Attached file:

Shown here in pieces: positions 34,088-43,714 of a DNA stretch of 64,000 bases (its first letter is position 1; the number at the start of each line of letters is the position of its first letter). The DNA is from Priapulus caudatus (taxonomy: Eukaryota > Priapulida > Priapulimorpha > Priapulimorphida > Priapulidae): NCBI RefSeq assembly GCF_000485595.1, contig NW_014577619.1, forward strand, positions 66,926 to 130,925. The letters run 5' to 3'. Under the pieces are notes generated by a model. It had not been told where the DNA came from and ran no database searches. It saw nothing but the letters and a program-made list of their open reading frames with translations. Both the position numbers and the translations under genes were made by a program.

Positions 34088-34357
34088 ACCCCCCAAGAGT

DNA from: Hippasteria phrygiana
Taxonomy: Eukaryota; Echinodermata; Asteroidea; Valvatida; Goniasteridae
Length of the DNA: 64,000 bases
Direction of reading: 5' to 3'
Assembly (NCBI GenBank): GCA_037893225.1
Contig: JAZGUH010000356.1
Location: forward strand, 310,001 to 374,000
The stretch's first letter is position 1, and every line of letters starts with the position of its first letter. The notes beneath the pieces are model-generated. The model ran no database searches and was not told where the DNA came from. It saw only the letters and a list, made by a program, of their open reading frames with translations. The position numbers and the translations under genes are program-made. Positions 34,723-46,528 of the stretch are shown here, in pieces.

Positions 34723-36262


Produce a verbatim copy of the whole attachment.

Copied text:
Shown here in pieces: positions 34,088-43,714 of a DNA stretch of 64,000 bases (its first letter is position 1; the number at the start of each line of letters is the position of its first letter). The DNA is from Priapulus caudatus (taxonomy: Eukaryota > Priapulida > Priapulimorpha > Priapulimorphida > Priapulidae): NCBI RefSeq assembly GCF_000485595.1, contig NW_014577619.1, forward strand, positions 66,926 to 130,925. The letters run 5' to 3'. Under the pieces are notes generated by a model. It had not been told where the DNA came from and ran no database searches. It saw nothing but the letters and a program-made list of their open reading frames with translations. Both the position numbers and the translations under genes were made by a program.

Positions 34088-34357
34088 ACCCCCCAAGAGT

DNA from: Hippasteria phrygiana
Taxonomy: Eukaryota; Echinodermata; Asteroidea; Valvatida; Goniasteridae
Length of the DNA: 64,000 bases
Direction of reading: 5' to 3'
Assembly (NCBI GenBank): GCA_037893225.1
Contig: JAZGUH010000356.1
Location: forward strand, 310,001 to 374,000
The stretch's first letter is position 1, and every line of letters starts with the position of its first letter. The notes beneath the pieces are model-generated. The model ran no database searches and was not told where the DNA came from. It saw only the letters and a list, made by a program, of their open reading frames with translations. The position numbers and the translations under genes are program-made. Positions 34,723-46,528 of the stretch are shown here, in pieces.

Positions 34723-36262